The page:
Saturday, 25 January 2014

More about mail

Well, I decided that getting extra post was such fun -- postcards leavening the usual dross from the bank, fuel bills and unwanted catalogues full of stuff I will never buy -- that I signed up for the Month of Letters, a wonderful February-long challenge, started by Mary Robinette Kowal, to write a piece of correspondence every day.

I think my correspondence will prove to be largely cards -- I almost always write letters on cards anyway, because I like choosing pictures to suit the recipient -- and it will eat into reading time, but it will remind me of the days before computers when I communicated with (some) people at enormous length. I miss letter-writing, in fact, email is not the same and, besides, most of my communication with friends seems to take place on FaceBook now. Which is useful, but brief. But I certainly believe we ought to spend more time with pen and paper, even if writing can be a bit of a struggle as one gets older.

Of course, it feeds into Indextrious Reader's Postal Challenge very nicely, too! I'll let you know how I get on.

Wednesday, 22 January 2014

How I love getting mail - Postal Challenge 2014

Here is my first piece of mail from the Postal Challenge! Yes, I know the idea is to send mail, not just to receive it, but this is my end of an exchange of cards with one of the other participants, Shonna at the Canadian Bookworm.

Shonna chose her card to reflect some of my interests -- I think you can probably guess what is represented here! I hope she enjoys the card I sent her. I haven't pictured it here because I don't want to pre-empt it -- post between here and Canada can be rather slow, and sending it got rather delayed by a trip to Devon.

If anyone else who is doing the Postal Challenge (or indeed, any of my regular readers) would like to join in a card exchange, send me an email to with your name and address and I'll send a card. If you mention your interests I'll try to find something suitable, otherwise I'll send one with a Northumbrian connection. You can still sign up for the Postal Challenge, too, if you'd like to, over at Melwyk's original post -- you can join at any time through the year.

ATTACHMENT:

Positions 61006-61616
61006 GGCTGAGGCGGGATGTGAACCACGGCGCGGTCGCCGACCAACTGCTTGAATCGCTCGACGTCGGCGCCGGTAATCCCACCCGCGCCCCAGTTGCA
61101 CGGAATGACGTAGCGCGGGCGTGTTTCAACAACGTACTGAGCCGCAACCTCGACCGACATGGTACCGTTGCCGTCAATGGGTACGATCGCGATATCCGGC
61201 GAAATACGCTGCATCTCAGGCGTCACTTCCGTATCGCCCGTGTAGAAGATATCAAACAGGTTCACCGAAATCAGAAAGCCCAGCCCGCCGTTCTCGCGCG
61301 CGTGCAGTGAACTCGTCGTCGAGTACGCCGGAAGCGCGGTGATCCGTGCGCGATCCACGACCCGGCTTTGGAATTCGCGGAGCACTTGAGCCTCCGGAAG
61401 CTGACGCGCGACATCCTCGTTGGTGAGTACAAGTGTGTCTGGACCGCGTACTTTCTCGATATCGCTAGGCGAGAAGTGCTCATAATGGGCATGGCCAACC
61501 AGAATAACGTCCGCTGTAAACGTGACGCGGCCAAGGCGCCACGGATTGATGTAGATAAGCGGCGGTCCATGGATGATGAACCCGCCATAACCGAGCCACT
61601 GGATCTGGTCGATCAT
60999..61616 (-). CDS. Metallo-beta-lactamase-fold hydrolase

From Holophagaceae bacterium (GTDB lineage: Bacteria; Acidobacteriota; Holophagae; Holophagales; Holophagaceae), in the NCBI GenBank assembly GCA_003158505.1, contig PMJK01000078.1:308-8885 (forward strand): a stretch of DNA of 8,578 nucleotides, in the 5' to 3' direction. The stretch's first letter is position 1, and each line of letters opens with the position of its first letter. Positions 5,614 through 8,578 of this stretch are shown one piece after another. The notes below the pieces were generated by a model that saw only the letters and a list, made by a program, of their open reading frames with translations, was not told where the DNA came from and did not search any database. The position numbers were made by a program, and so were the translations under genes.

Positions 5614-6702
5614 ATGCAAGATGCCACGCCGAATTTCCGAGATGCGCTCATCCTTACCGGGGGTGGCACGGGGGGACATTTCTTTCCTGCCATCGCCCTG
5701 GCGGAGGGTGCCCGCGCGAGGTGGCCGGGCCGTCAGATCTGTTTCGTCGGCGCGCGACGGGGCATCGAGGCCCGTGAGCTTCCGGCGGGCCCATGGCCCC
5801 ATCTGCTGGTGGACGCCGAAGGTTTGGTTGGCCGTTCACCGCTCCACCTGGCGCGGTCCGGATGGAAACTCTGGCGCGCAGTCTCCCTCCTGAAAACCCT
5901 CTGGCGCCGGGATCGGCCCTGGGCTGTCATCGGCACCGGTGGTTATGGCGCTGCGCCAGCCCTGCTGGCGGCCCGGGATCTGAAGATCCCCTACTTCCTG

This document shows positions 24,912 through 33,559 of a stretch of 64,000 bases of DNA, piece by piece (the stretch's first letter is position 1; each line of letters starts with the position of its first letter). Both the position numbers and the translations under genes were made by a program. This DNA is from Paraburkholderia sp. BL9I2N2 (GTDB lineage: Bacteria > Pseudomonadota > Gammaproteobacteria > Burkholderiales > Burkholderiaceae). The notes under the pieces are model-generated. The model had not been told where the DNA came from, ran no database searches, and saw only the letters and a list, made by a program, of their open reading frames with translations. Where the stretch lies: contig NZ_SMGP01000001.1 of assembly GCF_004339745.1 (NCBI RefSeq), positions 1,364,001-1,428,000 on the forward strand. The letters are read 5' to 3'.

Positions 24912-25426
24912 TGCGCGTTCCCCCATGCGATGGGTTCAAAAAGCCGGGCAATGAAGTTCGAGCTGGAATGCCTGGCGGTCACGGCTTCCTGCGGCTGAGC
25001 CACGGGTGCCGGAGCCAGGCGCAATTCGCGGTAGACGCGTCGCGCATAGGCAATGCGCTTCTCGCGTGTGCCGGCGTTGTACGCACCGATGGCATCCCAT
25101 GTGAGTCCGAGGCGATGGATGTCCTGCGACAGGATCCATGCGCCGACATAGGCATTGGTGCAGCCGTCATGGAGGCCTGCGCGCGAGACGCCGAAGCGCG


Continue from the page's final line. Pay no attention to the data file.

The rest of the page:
Nice Canadian stamps -- I like the moth (Hyalophora cecropia) very much and it was very clever of Shonna to use this stamp as I tried, very unsuccessfully, to do a silk painting of one recently. It was more difficult than I expected and I need to have another go. Thank you, Shonna!

** Edited later to add that I have, like Melwyk, set up a Postable account: if you want me to send you a postcard during A Month of Letters - February - feel free leave your address there for me.

Sunday, 5 January 2014

Read Scotland 2014

Despite all my efforts to be sensible I've found another challenge I simply can't resist. Cath talked about it in November, and others have been signing up since. When Margaret at BooksPlease posted her plans for reading,I knew I was going to have to give in and sign up for Peggy Ann's Read Scotland challenge -- well, I can see it (Scotland, that is) when I look over the garden wall, and I grew up there, as did my sons... (in case anyone is interested, me nearly dead centre, sons in the southwest corner):

The challenge is just to read Scottish books, either by Scottish authors or set in Scotland. I've decided that I'm going to read books by Scottish women -- though I might sneakily decide that books about Scottish women count too! So far my possible reading list includes books by:

O Douglas
Jane Duncan
Lari Don
Linda Gillard
D.E. Stevenson
Josephine Tey
Margaret Elphinstone

and maybe Dorothy Dunnett  and Margaret Oliphant -- a mix of the old and the new, and Highlands and Lowlands. I suspect a bit of M.C Beaton's Hamish Macbeth series might creep in there, as well and, if books about Scottish women count too, then Alexander McCall Smith's Isobel Dalhousie novels may get a look in; I've got at least one, if not two, to read, and I do love them.

I may also count Lillian Beckwith and Rowena Farre as a honorary Scots for the challenge, as I'd like to revisit their books, which I read and loved when I was growing up. Both wrote about Scottish childhoods, and on that subject, I'd like to re-read some of the memoirs of Elizabeth Grant, the eponymous "Highland Lady", books I'd recommend to anyone interested in the social history of Scotland. Particularly the first volume, which deals with her childhood, and is superb alongside A Childhood in Scotland by Christian Miller.